World Health Organization–Designated High-Burden Tuberculosis Countries With Their Corresponding Global Ranks of Burden and New Jersey Foreign-Born Resident Tuberculosis Counts: 1994–1999

These trends pointed to the importance of reexamining the socioeconomics of TB, the subject of many previous investigations. In particular, we hypothesized that the traditional age distribution and socioeconomic status of TB patients and the socioeconomic profile of the geographic areas within which TB patients reside may have been altered by the arrival of large numbers of TB patients from regions of high TB endemicity. If large numbers of TB patients are now concentrated in socioeconomically advantaged areas, the traditional health department model of care designed for populations residing in socioeconomically depressed areas may not be applicable. It is imperative to address the issues raised by these changes to maintain progress in TB control and elimination in the United States.


Tuberculosis cases counted by the New Jersey Department of Health and Senior Services for the years 1994–1999 were analyzed. These records contain the age, type of treatment supervision at case report (health department, private provider, both health department and private provider), employment status within the past 2 years, place of birth, date of report, and date of entry into the United States (when relevant) of each patient, among other variables. We grouped TB cases by place of birth into 10 areas: Asia and the Pacific Rim, United States and Canada, Caribbean islands, Central America, Europe, Mexico, Middle East and North Africa, South America, South Asia (Afghanistan, Pakistan, India, and Bangladesh), and Sub-Saharan Africa. Patients born in Puerto Rico were classified with others from the Caribbean. For foreign-born TB patients, we calculated the time to diagnosis from the date of entry into the United States.

For each New Jersey zip code area in which at least 1 TB case was diagnosed, the following variables were obtained from the 1990 census: percentage of population aged 25 years or older, proportion of collegeeducated persons aged 25 years or older, per capita income, and proportion of occupied housing units with more than 1 person per room (household crowding). Individual-level TB records were matched with the educational attainment, per capita income, and household crowding measures of the zip code area of residence to assess the socioeconomic context within which the patient resided.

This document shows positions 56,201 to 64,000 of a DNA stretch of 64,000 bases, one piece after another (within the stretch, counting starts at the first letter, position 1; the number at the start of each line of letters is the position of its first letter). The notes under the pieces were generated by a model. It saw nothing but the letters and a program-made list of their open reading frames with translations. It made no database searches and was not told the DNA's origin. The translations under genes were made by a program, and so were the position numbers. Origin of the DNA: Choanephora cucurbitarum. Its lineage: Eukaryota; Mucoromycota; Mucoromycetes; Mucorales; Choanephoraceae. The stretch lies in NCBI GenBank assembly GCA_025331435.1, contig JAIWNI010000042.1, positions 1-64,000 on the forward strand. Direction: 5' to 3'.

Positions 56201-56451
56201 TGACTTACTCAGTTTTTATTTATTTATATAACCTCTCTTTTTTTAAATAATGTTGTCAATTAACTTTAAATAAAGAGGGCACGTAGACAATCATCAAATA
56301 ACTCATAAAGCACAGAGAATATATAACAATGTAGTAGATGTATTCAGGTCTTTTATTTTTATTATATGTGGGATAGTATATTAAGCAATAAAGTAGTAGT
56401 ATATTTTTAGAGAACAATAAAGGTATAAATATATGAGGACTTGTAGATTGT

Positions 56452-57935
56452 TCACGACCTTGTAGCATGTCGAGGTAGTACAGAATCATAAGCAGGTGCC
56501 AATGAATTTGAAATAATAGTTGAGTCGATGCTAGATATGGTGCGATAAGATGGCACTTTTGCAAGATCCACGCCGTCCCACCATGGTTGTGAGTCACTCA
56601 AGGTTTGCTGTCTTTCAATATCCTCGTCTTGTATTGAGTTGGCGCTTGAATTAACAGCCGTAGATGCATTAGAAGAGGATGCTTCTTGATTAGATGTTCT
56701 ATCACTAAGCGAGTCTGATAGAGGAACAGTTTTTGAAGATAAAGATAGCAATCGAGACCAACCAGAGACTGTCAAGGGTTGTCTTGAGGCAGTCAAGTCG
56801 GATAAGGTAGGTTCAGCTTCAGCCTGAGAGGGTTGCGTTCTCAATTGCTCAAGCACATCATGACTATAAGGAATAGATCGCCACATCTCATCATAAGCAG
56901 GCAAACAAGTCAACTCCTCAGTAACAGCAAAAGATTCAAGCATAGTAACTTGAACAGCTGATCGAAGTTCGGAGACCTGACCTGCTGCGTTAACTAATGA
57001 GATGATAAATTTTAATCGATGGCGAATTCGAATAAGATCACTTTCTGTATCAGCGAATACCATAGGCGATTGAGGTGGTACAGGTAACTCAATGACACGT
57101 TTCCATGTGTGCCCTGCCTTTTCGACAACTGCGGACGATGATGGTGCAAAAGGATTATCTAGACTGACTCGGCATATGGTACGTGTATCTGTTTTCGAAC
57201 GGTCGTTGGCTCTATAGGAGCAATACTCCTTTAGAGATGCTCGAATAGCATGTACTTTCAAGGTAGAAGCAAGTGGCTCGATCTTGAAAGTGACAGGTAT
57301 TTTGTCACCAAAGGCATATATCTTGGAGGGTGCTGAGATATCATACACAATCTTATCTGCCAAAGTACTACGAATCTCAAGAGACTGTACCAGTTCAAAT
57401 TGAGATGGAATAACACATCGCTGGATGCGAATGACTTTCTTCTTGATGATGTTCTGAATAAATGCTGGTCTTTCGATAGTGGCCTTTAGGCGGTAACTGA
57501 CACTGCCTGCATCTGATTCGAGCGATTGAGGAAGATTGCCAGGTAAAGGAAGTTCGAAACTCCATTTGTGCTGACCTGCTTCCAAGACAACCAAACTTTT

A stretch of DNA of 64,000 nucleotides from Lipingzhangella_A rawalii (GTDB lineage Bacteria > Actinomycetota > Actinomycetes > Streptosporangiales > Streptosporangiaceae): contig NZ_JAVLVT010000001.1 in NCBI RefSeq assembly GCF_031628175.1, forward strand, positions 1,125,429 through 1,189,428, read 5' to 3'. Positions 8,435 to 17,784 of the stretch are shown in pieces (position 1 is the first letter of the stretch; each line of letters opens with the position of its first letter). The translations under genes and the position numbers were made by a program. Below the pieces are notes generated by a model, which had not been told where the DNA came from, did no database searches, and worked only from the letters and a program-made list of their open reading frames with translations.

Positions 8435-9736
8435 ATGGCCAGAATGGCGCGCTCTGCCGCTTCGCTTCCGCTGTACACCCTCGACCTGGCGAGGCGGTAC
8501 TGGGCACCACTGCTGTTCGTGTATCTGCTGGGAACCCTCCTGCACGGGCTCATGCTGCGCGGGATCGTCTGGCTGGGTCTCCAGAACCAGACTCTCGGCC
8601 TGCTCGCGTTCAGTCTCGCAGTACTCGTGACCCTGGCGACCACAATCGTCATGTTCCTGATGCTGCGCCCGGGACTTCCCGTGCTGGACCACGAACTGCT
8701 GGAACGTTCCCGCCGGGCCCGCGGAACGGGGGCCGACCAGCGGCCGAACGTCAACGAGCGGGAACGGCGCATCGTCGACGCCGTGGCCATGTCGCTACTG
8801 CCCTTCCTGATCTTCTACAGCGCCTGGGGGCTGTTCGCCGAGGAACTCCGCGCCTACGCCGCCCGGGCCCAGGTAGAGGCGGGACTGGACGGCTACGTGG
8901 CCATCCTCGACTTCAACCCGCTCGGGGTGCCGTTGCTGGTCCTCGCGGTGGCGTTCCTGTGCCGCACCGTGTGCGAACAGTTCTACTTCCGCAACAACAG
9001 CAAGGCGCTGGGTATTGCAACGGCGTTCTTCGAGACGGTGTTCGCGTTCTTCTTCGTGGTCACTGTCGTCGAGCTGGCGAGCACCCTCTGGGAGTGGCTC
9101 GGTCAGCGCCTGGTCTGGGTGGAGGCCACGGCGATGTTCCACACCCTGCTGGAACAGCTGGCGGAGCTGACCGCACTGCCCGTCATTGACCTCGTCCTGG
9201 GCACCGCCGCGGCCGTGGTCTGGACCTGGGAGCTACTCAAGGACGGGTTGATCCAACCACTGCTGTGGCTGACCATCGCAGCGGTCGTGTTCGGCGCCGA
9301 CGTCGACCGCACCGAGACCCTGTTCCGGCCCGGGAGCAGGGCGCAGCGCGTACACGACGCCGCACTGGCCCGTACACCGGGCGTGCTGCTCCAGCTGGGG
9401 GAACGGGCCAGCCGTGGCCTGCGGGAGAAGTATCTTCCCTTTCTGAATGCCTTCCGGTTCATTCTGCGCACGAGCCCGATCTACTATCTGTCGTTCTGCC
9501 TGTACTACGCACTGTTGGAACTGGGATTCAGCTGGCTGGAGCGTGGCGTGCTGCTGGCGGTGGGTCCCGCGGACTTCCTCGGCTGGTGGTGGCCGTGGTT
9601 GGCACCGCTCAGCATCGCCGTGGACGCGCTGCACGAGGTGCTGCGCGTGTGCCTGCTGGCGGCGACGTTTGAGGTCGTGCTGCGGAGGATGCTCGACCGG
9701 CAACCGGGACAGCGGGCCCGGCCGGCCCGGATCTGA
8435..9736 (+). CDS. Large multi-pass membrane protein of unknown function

The variables per capita income and household crowding have been used in previous analyses of TB cases.12,13 We also analyzed educational attainment, because we believe that this variable reflects longer term or potential socioeconomic status, whereas per capita income and household crowding may reflect short-term circumstances when new immigrants are involved. A dichotomous summary measure of ecological socioeconomic status was created from the 3 socioeconomic variables: a zip code area was classified as affluent if its per capita income and educational attainment were in the highest tertile and its household crowding was in the lowest tertile, and as nonaffluent otherwise.

We compared US-born and foreign-born TB patients with respect to variables representing the socioeconomic context of the place of residence: educational attainment, per capita income, household crowding, and affluence. We also compared variables capturing aspects of subject-level socioeconomic status—working status within the 2 years before diagnosis for patients aged 25 to 65 years and type of health care provider at diagnosis. Age at diagnosis was also compared by place of birth. All of these comparisons were conducted using a Wilcoxon rank-sum test or a χ2 test. Mantel–Haenszel χ2 tests for trend were conducted to assess how the proportion of patients that are foreign-born changes with the level of each residential socioeconomic factor (e.g., the level of household crowding). A subanalysis for children aged 12 years or younger was also conducted to see whether the results applied to pediatric TB cases—that is, cases that are more likely due to recent infection rather than reactivation of latent disease.

To assess heterogeneity of the results, we made all comparisons by world region of birth with the Kruskal–Wallis test. We also performed a pairwise comparison of each of the world regions of birth with the US-born. Non–European-born patients were compared with European-born patients with respect to time from immigration. Because European-born patients tended to have immigrated at an earlier time than the non–European-born, some of the differences observed may be due to cohort effects.